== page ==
October 1st, 2016

Coventry city centre shopping and nightlife in dramatic decline, shows report on council performance

Coventry city centre shopping and nightlife in dramatic decline, shows report on council performance Coventry city centre shopping and nightlife in dramatic decline, shows report on council performance
Updated: 3:57 pm, Jul 03, 2015

COVENTRY city centre is in serious decline and the city’s economy remains much weaker than the national average despite rises in employment, latest data reveals.

The figures, contained in the Coventry City Council’s report of its own performance for 2014/15, show a 3.6 per cent decline in city centre footfall, and a huge fall of 9.4 per cent at night.

There is better news elsewhere in the report which measures how the council is performing against its own targets – with improvements made in 32 of 58 categories.

The council’s Labour leaders say its major challenges – including the city centre, child poverty, high domestic violence and teenage pregnancy rates, and dramatic health inequalities and life expectancy between the north and south of the city – come amid a backdrop of government funding cuts, with £15milllion removed from the city in 2014/5 alone.

Council leaders insist the report shows the city is “on the right road to being a top ten city”.

They point to the council offices moving to the Friargate office development, the new ring road junction 6, and new restaurants coming to Broadgate as measures designed to further kickstart the economy.

Growing the economy, the report argues, and the council retaining business rates to help stimulate more jobs, is the path to prosperity.

It adds: “The council believes that economic prosperity will create more resources which can then be redistributed more equally.”

But the city’s economy on the report’s latest figures (for 2013) generates £20,513 for each citizen in goods and services.

That is slightly up from the previous year but far below Warwickshire’s £23,604 and England’s £24,091.

The 3.6 per cent drop in city centre visitor footfall is more than three times the national average.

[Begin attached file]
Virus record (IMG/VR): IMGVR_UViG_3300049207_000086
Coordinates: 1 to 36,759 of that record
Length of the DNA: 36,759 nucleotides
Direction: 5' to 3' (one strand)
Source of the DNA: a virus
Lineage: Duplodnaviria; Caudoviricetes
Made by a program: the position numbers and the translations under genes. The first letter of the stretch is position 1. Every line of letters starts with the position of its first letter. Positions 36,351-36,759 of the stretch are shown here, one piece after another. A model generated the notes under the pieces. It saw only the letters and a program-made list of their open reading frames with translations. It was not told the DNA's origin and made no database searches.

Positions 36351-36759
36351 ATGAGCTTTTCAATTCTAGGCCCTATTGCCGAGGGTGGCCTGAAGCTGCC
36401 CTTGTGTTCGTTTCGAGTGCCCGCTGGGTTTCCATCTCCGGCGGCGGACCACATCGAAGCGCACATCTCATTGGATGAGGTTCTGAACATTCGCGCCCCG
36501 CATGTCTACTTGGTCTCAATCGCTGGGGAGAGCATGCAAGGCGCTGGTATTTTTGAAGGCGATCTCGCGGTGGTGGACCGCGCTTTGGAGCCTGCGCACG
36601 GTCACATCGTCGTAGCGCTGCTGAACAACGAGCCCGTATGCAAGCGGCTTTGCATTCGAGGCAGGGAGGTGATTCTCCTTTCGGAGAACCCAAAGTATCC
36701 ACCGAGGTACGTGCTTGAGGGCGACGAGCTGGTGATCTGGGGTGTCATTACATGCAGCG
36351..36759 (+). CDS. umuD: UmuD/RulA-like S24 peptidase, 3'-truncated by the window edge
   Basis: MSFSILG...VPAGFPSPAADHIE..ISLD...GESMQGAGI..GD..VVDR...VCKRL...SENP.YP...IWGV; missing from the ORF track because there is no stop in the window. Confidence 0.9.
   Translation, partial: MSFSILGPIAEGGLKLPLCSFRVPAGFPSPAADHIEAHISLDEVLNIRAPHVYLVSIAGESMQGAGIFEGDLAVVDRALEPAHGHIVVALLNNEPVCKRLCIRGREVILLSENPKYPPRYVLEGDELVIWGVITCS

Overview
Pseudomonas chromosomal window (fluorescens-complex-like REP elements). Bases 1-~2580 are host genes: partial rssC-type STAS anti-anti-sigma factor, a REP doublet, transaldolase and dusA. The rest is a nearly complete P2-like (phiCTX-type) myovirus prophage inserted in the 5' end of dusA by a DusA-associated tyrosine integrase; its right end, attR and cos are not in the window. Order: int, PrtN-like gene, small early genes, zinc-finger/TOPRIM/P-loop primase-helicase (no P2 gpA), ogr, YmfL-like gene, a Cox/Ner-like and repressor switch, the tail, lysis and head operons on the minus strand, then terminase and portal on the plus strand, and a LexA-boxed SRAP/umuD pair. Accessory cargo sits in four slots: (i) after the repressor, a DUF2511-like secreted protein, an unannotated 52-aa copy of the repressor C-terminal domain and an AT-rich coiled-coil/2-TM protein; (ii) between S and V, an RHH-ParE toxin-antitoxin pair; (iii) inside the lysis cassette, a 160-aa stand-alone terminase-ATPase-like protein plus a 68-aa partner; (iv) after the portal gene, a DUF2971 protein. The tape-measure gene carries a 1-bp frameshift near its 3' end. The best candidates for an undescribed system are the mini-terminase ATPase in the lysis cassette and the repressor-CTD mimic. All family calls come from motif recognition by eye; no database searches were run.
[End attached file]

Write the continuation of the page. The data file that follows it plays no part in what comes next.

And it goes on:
The council claims the dire 9.4 per cent drop in city centre nightlife might partly be explained by changing habits among students which might not have been captured by security cameras.

The number of empty shops increased from 57 to 63.

More tourists are coming to the city, but fewer are staying for the night.

The report points to other achievements including reduced crime, and more than 80 per cent of pupils attending a primary school rated good or outstanding by Ofsted – double the figure from two years previously.

But challenges remain with secondary schools. The report states: “School performance has continued to fall with two more schools judged as requiring improvement.”

Child protection is rated “inadequate” by Ofsted, and the number of children in care remains high.

Coun Lucas said: “As you walk around our city and talk to people you can see things are getting better and we want that to continue.

“At the moment it’s a bit of a tale of two cities – with some areas showing massive improvement and others still giving us concern.

“There are big challenges ahead, but this city has faced a few of those in its long and proud history and we’re looking forward to the next 10 years with confidence.”

Child poverty in Coventry is set for the biggest rise in a generation – to 17,000 children, equating to one in three – says Labour children’s cabinet member councillor Ed Ruane.

He says continuing government austerity and benefits cuts including to working families’ tax credits will worsen the problem, unless there is positive government action.

The full report is on the council’s website at www.coventry.gov.uk

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